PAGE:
In addition to the tiny quantal ATP release arising from Ca2+-dependent exocytosis in freshly-isolated astrocytes, an earlier report proposed that Ca2+-dependent lysosome exocytosis is responsible for quantal ATP release in cultured astrocytes (Zhang et al., 2007). They provided three lines of indirect evidence: (1) the uptake of a fluorescent ATP analog, MANT-ATP, into lysosomes; (2) the presence of ATP in biochemically-purified lysosomes; and (3) the real-time visualization of Ca2+-dependent lysosome exocytosis by total internal reflection fluorescence microscopy imaging of a false neurotransmitter (FM2-10). Although these data raised the possibility of quantal ATP release via lysosomal exocytosis, direct recording of quantal ATP release from glial lysosomes was absent.
Stretch-Induced Ca2+-Independent ATP Release Through P2X7 Channels
It was our original goal to record quantal ATP release in cultured hippocampal astrocytes using ATP-sniffer cells. To our surprise, with three independent assays of lysosomal exocytosis, our real-time sniffer recordings clearly denied ATP release by Ca2+-dependent lysosomal exocytosis (Xiong et al., 2018). Instead, following a gentle membrane stretch, Ca2+-independent non-vesicular ATP release occurred in the cultured astrocytes (Xiong et al., 2018). In contrast to the quantal spikes of ATP release in chromaffin cells, the Mechanically-induced ATP Release from Astrocytes (MARA) displays a single spike with distinct kinetic characteristics. MARA is ~300-fold greater in release content and ~50 times longer in duration (Figure 1C, upper right inset). Mechanistically, MARA-mediated ATP release is (1) Ca2+-independent, (2) not via lysosome exocytosis, and (3) mitochondria-dependent (Xiong et al., 2018). The P2X7 receptor channel is essential for MARA-mediated ATP release, because it is profoundly inhibited by Brilliant Blue G, a selective P2X7 antagonist, as well as by RNA interference-based P2X7 knockdown (Xiong et al., 2018). Considering that the open pore of the P2X7 channel allows the permeation of cytosolic molecules of molecular weight ≤ 900 Da, P2X7 channels should be able to release ATP (507 Da) (Yan et al., 2008; Nagasawa et al., 2009), and other purines, such as AMP, ADP, or adenosine. Together, MARA occurs when mechanical stretch triggers ATP efflux through P2X7 channel pores in “activated” astrocytes expressing P2X7 receptors in culture/in vitro or hypoxia/trauma/disease in vivo (Nagasawa et al., 2009). Hypoxia might decrease mitochondrial-dependent cytosolic ATP level and partially compensate the MARA signal for the increase in P2X7 expression.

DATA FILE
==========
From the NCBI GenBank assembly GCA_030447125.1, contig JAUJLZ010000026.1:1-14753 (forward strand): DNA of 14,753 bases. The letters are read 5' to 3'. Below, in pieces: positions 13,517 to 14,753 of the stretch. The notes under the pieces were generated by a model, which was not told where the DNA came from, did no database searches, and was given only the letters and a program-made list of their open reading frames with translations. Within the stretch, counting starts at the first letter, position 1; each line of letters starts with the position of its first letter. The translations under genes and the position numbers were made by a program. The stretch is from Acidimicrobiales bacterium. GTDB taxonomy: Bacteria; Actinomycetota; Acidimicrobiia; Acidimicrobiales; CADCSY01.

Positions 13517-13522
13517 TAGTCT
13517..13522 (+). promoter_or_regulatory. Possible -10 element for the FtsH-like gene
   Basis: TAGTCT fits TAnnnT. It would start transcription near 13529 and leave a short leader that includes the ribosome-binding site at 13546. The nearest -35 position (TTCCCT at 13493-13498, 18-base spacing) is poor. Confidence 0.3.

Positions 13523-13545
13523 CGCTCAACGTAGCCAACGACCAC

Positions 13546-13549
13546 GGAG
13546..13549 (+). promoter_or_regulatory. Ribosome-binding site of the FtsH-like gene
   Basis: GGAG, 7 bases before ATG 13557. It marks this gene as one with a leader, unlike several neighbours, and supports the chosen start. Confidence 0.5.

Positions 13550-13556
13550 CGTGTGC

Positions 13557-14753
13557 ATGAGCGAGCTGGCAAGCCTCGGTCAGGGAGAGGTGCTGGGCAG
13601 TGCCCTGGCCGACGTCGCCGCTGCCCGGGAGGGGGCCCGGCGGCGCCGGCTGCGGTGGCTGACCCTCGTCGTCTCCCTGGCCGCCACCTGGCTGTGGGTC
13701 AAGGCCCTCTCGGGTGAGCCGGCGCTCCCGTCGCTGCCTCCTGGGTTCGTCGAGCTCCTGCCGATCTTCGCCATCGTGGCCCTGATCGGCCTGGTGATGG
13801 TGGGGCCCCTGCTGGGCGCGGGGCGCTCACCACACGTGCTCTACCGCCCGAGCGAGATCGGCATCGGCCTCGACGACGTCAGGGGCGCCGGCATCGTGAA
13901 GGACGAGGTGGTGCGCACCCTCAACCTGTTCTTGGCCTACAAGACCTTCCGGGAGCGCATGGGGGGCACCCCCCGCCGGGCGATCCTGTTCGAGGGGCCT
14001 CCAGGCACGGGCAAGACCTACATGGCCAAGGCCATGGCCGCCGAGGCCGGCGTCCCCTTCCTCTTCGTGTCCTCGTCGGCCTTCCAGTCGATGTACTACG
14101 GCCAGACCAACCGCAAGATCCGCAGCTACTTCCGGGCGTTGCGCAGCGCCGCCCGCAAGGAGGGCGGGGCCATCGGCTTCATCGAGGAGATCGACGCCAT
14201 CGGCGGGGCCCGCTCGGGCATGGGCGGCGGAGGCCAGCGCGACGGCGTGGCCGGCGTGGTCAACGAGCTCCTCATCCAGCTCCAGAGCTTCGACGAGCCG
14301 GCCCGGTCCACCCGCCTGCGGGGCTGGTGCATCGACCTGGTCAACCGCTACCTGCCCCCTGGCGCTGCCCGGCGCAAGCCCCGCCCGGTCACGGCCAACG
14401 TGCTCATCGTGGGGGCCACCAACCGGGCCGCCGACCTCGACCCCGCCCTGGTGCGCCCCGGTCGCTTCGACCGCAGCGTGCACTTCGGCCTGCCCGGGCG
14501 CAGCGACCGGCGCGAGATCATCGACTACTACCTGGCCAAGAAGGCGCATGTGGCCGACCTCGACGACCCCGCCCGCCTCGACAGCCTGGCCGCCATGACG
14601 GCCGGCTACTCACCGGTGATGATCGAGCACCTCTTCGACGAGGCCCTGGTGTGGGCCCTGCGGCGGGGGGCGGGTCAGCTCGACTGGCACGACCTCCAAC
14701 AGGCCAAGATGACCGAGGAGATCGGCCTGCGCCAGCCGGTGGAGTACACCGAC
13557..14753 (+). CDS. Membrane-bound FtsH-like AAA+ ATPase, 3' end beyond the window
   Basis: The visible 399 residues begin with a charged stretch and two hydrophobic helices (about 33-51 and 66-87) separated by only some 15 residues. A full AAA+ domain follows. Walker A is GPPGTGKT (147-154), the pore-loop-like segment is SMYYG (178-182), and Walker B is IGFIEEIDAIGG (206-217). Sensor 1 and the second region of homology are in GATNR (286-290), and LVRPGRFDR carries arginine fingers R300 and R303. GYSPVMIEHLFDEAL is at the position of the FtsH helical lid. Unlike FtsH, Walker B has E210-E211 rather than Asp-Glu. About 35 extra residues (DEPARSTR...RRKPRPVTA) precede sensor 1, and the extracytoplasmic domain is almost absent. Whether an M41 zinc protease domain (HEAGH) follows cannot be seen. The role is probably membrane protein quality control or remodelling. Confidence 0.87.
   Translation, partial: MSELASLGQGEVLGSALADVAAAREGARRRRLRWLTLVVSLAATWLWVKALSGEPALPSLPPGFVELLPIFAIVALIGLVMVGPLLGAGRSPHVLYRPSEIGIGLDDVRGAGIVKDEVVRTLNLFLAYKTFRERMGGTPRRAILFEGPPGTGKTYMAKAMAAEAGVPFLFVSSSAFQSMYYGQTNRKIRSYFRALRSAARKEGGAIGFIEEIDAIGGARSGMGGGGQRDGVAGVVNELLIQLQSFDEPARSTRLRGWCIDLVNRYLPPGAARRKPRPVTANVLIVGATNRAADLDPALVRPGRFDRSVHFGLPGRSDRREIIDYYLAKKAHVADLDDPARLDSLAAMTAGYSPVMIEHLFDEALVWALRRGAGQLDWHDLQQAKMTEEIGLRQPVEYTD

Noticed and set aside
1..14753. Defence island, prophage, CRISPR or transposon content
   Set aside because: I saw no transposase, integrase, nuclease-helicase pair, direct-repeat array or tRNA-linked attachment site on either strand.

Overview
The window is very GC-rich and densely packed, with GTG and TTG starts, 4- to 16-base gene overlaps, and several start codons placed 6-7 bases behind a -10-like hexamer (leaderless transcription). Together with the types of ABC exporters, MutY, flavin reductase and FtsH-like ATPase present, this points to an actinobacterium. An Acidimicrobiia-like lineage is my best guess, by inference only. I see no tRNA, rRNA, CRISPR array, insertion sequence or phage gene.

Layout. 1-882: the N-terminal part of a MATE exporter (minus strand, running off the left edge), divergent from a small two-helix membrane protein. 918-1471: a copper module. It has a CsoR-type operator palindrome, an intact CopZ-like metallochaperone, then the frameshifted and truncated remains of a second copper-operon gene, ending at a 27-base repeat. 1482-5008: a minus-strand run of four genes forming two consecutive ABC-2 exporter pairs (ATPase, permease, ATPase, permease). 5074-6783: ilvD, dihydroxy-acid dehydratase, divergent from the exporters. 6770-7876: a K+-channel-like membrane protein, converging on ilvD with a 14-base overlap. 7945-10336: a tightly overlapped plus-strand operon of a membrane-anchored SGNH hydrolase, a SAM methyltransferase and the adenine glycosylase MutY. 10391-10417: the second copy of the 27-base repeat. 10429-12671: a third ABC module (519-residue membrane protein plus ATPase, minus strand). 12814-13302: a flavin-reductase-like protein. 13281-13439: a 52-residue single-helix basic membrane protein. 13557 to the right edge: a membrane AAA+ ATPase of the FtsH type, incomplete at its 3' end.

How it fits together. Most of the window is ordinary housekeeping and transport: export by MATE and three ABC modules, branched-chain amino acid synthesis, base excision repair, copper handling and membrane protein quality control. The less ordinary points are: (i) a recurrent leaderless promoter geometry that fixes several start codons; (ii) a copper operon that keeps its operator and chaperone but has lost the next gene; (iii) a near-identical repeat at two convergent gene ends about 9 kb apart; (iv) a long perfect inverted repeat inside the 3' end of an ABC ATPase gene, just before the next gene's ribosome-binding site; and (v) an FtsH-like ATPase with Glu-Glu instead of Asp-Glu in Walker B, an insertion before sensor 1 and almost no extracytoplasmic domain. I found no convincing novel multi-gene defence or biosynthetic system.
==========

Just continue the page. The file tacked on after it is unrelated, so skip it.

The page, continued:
One important open question left by Xiong (Xiong et al., 2018) is the identity of the mechanical sensor by which MARA initiates mechanical-P2X7-ATP release in astrocytes. Since P2X7 itself is not mechanosensor, we hypothesize that a mechanosensor [such as piezo 1 protein (Zhao et al., 2018)] binds P2X7 and “transactivates” mechanical force to activate P2X7 [One recent example of protein-transactivation is that a voltage-sensor channel activates another binding protein of vesicle fusion-pore (Chai et al., 2017)]. Following the discovery of MARA, identification of this sensor is critical for treating possible MARA-mediated brain diseases as proposed below. In addition to P2X7 (Xiong et al., 2018), hemichannels such as connexins (Stout et al., 2002) and large conductance Cl− channel (Liu et al., 2008) have been reported to mediate the non-vesicular ATP release from astrocytes. At present it is unclear about the relative contributions to ATP release among these channel types, because the stimulations in these studies were different. These ATP-release pathways through different channels may play condition-dependent roles in astrocytes' functions.
A Hypothesis of MARA in Brain Protection and Diseases